More on the Chichen/Road Aphorism
Now that I have consulted my references, I see that I have been partially right, but also partially wrong, in my recollections of the "Chicken/Road" aphorism. After quite a bit of difficulties contacting the copyright holders (it being Thursday) I was finally given permission to post thefollowing article from a well-known student of many subjects, the esteemed Father A. Thomas, O.P. There are one or two other articles relevant to the topic which will aid in our understanding of the topic, and once I get them into the proper electronic form (and of course the requisite permissions) I will post them too.Humor and its basis in reason
by Fr. A. Thomas, O.P.
In the varied literature of the world, there have been many attempts to explore nature: reality as such, and man's place in it. Indeed, there are so few works of literature dealing with something other than reality [Like this paper, for example. Eds.] that we may, without loss of generality, ignore them. Throughout these works, two common threads may be observed: the pursuit of knowledge or the pursuit of pleasure. Rarely are these two combined, and when they are combined, the literature is often of lower order than the forms which simgle-mindedly pursue one or the other. For example, the mystery or detective story clearly belongs to the category which combines the two, since it, by definition, must be both pleasurable as well as intellectual: it must solve the stated problem in an entertaining manner.
There are remarkably few examples of the combined form, however, once the length of the form is brought to its utmost minimum. While the world abounds in aphorisms, mottos, proverbs, slogans, and even cheers, there are remarkably few short examples of human statements which pursue both knowledge and pleasure. Nevertheless, there is one which has endured for unknown centuries, successfully combining both the abstract search for knowledge and the glorious delight of pleasure sought and found. Even more remarkable is it because in a few short words it combines one of the most interesting members of the natural world (Here I mean the specifically non-human part of nature) with what deserves to be called one of the great achievements of human talent.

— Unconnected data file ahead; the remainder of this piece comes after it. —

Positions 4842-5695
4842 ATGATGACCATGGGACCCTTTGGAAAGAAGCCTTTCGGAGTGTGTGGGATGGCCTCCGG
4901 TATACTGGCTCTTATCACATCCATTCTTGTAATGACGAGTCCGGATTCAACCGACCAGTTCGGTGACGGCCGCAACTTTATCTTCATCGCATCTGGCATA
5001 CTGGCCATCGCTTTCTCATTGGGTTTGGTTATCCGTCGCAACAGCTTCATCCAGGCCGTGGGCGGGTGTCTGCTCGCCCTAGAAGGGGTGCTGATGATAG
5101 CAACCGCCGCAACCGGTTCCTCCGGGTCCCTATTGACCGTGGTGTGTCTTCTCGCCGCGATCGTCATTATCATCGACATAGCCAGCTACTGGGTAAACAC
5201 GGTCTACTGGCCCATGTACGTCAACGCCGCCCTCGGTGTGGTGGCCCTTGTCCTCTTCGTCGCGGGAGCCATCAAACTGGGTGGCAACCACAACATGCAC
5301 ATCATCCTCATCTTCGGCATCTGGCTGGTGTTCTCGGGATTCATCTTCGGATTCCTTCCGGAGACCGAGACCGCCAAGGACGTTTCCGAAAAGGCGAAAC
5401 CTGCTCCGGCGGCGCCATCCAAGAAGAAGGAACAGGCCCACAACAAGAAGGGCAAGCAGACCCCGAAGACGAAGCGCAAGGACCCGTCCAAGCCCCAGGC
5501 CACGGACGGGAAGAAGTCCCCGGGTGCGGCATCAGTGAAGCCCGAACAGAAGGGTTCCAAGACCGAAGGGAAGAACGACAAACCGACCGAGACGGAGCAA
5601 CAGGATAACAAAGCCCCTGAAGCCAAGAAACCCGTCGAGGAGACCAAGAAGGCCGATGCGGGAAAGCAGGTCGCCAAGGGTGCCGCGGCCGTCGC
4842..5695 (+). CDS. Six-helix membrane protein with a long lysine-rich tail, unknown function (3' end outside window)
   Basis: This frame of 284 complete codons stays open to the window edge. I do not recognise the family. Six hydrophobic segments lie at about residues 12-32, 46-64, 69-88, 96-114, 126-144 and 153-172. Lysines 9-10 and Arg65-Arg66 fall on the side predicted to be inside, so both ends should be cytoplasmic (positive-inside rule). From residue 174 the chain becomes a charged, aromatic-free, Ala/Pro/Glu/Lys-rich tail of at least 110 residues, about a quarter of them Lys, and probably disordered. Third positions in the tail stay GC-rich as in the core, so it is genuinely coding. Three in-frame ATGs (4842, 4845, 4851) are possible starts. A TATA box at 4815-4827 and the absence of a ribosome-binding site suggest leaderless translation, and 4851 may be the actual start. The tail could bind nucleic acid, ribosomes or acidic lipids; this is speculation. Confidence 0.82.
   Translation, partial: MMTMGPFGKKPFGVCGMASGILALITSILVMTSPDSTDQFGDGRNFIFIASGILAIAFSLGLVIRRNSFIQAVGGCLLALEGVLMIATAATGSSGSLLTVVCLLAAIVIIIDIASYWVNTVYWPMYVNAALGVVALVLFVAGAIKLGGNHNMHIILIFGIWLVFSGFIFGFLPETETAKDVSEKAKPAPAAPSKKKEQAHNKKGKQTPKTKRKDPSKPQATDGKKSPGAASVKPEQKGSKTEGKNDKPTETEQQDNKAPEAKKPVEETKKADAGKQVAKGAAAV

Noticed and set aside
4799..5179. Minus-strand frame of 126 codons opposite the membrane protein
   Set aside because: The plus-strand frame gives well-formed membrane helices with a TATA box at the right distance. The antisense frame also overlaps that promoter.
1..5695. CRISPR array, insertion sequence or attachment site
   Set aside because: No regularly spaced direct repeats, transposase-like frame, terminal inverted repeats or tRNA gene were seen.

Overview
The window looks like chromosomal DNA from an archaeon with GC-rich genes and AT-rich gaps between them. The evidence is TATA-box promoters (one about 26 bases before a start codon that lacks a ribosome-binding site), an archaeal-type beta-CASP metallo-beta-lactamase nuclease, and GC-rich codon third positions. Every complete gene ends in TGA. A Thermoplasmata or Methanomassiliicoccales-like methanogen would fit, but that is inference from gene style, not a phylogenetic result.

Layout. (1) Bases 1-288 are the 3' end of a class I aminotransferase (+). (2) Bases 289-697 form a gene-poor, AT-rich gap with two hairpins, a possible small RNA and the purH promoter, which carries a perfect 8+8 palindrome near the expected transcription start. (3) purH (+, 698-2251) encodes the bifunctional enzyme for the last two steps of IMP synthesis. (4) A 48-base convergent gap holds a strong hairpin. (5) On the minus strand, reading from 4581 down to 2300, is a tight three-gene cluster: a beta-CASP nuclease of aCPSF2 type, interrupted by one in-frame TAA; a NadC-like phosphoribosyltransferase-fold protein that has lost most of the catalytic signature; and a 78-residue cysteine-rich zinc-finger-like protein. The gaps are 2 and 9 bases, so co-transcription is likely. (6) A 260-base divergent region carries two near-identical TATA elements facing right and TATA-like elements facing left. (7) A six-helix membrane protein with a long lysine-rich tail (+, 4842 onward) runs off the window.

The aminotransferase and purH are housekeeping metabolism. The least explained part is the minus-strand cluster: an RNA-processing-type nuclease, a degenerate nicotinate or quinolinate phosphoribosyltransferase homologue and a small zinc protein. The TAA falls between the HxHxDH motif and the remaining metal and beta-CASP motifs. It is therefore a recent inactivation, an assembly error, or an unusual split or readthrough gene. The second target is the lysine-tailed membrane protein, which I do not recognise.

In the quest for knowledge, the interviewer of the media, like the scientist, employs the small but famous collection of interrogative pronouns: who, what, when, where, how, and why. Though forsworn by Darwinians for reasons they likewise forswore, the last of these has been both the most challenging in its posing, as well as the most satisfactory in its resolution. Though all other questions of detail may be answered, the human spirit remains restless [Cf. St. Augustine's famous dictum. Eds.] until the why is also answered. The great aphorism to which this article alludes begins with this powerful word.
The aphorism we are considering then takes as its substrate the fundamental element for structured organization of human ambulatory or vehicular motion, typically of human construction. These were well-known even in Roman times, and heve long since become an excuse for taxation in many countries. Entire industries have sprung up to assist in their use.